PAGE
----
Divergent opinions are absolutley necessary in keeping the truth out there. In the case of this "so-called" journalist, we're just talking about lowsy reporting. It's absolutley nothing to get worked up about, I think. By all means, counter her claims with verifiable evidence aimed at exposing her for the sensationalist hack she probably is. But name-calling, the exacerbation of muck-raking ... it's all so trite that it doesn't do justice to the scope of the issue at hand.

Holla' atcher' boy

Posted by: The Notebook Ninja at March 09, 2005 12:29 PM

17 You guys are nazi's here.

Posted by: oneofthebrave at March 09, 2005 02:53 PM

18 sigh.....
and we are nazis how?
illuminate us...

Posted by: rumcrook at March 09, 2005 04:19 PM

19 as far as I know I hold no position nor does anyone else here, that the US should run extermination camps

Posted by: rumcrook at March 09, 2005 04:22 PM

20 niether has anyone here advocated imposing tyranny over anyone or murdering innocents

Posted by: rumcrook at March 09, 2005 04:27 PM

21 but plenty of leftists have supported just those things in thier support of saddam,

the nazi rant is now the officially silliest name the the left spits out at anyone.

Posted by: rumcrook at March 09, 2005 04:33 PM

22 when call a self confessed communist a dispicable peice of garbage, this is what makes it the truth.




The Hells of North Korea
By John Perazzo
FrontPageMagazine.com | January 21, 2003

Grossly unfair. Arrogant. Inflammatory. These were among the adjectives that critics used to describe President Bush’s "axis of evil" moniker for Iraq, Iran, and North Korea. "I think we've got to be very careful with rhetoric of that kind," said Senator Tom Daschle. Jimmy Carter said Bush’s words were "seriously disturbing" American relations with those countries. Madeleine Albright called Bush's comments "a big mistake," while Clinton national security staffer Antony Blinken said they were intended to draw public attention away from "things less comfortable, like the economy and the Enron scandal." Robert Einhorn, who helped negotiate Clinton’s disastrous 1994 deal with Pyongyang, claimed that Bush’s "tough rhetoric" left the North Koreans "unnerved" and bound to react defiantly. A Los Angeles Times piece accused Bush of concocting a "rationale for a grossly expanded military budget." Wake Forest University professor James Dunn said, "When that sort of ultimate certainty [Bush’s assertion that some regimes are evil] comes along, you have the Crusades, the Inquisition, the Puritan hangings."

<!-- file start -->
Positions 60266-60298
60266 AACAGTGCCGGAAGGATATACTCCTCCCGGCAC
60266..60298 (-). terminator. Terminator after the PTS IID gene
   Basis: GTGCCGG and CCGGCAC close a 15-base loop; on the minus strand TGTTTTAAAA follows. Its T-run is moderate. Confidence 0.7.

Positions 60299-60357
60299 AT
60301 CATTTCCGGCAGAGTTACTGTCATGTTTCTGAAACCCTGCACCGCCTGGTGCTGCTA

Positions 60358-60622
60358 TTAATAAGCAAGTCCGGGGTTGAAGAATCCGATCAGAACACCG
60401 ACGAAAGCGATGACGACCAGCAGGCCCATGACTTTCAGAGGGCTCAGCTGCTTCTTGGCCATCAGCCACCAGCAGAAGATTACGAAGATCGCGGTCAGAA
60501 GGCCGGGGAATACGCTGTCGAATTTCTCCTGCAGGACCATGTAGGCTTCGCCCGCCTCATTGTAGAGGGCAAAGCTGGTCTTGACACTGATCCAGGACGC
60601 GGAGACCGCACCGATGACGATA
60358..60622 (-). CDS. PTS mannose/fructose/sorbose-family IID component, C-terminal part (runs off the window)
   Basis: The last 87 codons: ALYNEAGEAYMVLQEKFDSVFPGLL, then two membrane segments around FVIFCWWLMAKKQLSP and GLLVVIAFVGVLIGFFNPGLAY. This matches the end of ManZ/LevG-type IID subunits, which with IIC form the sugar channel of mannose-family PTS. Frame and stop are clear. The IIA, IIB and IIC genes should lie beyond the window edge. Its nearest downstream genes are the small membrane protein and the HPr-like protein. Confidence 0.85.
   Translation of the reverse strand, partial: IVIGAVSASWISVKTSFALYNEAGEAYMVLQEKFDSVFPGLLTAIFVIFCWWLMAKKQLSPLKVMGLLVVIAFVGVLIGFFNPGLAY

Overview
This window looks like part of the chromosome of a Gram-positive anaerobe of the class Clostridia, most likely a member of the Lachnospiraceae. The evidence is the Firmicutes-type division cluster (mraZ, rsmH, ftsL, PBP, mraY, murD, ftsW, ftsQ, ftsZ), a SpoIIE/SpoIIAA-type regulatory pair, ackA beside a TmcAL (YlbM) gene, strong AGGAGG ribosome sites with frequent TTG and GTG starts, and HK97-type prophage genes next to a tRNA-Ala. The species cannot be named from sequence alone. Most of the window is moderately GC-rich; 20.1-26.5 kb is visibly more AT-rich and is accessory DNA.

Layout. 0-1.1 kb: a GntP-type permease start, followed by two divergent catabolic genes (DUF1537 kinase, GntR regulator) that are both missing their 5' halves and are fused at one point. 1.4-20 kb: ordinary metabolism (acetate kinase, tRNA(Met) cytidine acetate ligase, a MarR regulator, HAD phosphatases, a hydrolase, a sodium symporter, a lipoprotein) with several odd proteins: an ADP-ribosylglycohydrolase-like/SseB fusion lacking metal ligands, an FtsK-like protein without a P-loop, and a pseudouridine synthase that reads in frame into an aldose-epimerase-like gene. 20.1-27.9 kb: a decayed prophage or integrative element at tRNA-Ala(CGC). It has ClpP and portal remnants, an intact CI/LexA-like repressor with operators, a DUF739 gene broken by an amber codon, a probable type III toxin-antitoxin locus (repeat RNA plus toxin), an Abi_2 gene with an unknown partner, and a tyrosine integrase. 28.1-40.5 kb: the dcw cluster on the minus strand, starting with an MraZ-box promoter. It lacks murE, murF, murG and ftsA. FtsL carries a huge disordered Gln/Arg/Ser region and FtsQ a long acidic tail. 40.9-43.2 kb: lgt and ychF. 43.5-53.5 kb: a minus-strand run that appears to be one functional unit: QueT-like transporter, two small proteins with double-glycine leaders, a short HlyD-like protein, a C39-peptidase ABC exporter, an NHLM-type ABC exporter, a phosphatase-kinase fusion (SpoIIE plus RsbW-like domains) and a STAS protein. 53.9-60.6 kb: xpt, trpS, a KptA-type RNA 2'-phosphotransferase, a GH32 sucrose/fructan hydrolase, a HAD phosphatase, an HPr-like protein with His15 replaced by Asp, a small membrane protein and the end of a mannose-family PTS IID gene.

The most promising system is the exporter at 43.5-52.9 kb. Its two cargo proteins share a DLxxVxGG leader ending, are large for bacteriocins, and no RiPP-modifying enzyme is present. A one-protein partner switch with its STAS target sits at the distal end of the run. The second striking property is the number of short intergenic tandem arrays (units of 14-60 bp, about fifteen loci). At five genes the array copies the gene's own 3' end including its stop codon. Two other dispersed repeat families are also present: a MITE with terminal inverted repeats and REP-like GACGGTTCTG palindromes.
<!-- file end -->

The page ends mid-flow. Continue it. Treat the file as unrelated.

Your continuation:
Criticism from overseas also washed ashore in due time. French foreign minister Hubert Védrine called Bush’s comments "too simplistic." Russian Prime Minister Mikhail Kasyanov questioned whether there was sufficient evidence to label the three regimes "evil." British foreign secretary Jack Straw saw Bush’s remarks as political whoring of the worst kind, "best understood by the fact that there are mid-term congressional elections coming up in November." The South Korean press was flooded with cries that Bush was "undercutting years of diplomacy" with the Stalin-ist North.

If one believes that Bush was wrong to dub certain regimes "evil" – on the theory that all evil is relative and is differentially defined in different cultures – the joining implication is that the US has no moral authority to dictate which nations should be allowed to develop the great equalizer, nuclear weaponry. This view is passionately espoused by "peace" advocates like Ramsey Clark and members of the group Act Now to Stop the War and End Racism. This past Saturday thousands of such activists staged a rally in Washington, DC. While their most immediate concern involved the possibility of US military action in Iraq, the current tensions with North Korea clearly raise similar political dilemmas. Lampooning the "arrogant" American demand that Iraq and North Korea submit to unfettered weapons inspections, many of the demonstrators portrayed UN weapons inspectors and symbolically demanded access to the White House and the Washington Naval Yard to search for weapons of mass destruction.

It would be fascinating to eavesdrop on a conversation where critics like these might speak to one of the thousands of tortured, long-forgotten political prisoners in Saddam’s Iraq. It would be equally absorbing to hear such critics ask a gentleman named Ahn Myong Chol what he thinks of their notions about good, evil, and moral relativism. Chol spent several years as a guard at a vast North Korean slave labor camp in Haengyong. Encircled by a ten-foot-high electrified barbed-wire fence accompanied by minefields and mantraps, this camp holds some 50,000 inmates who, according to Chol, "provide slave labor for the [nearby] farms and factories [and a coal mine where] many die of exhaustion, their energy sapped by pitifully small rations, or by vicious beatings from guards." South Korean intelligence sources estimate that 210,000 people are imprisoned in 10 such camps around North Korea. According to the Center for the Advancement of North Korean Human Rights, at least 400,000 prisoners have died agonizing deaths in these camps since they were established by the late dictator Kim Il Sung in 1972.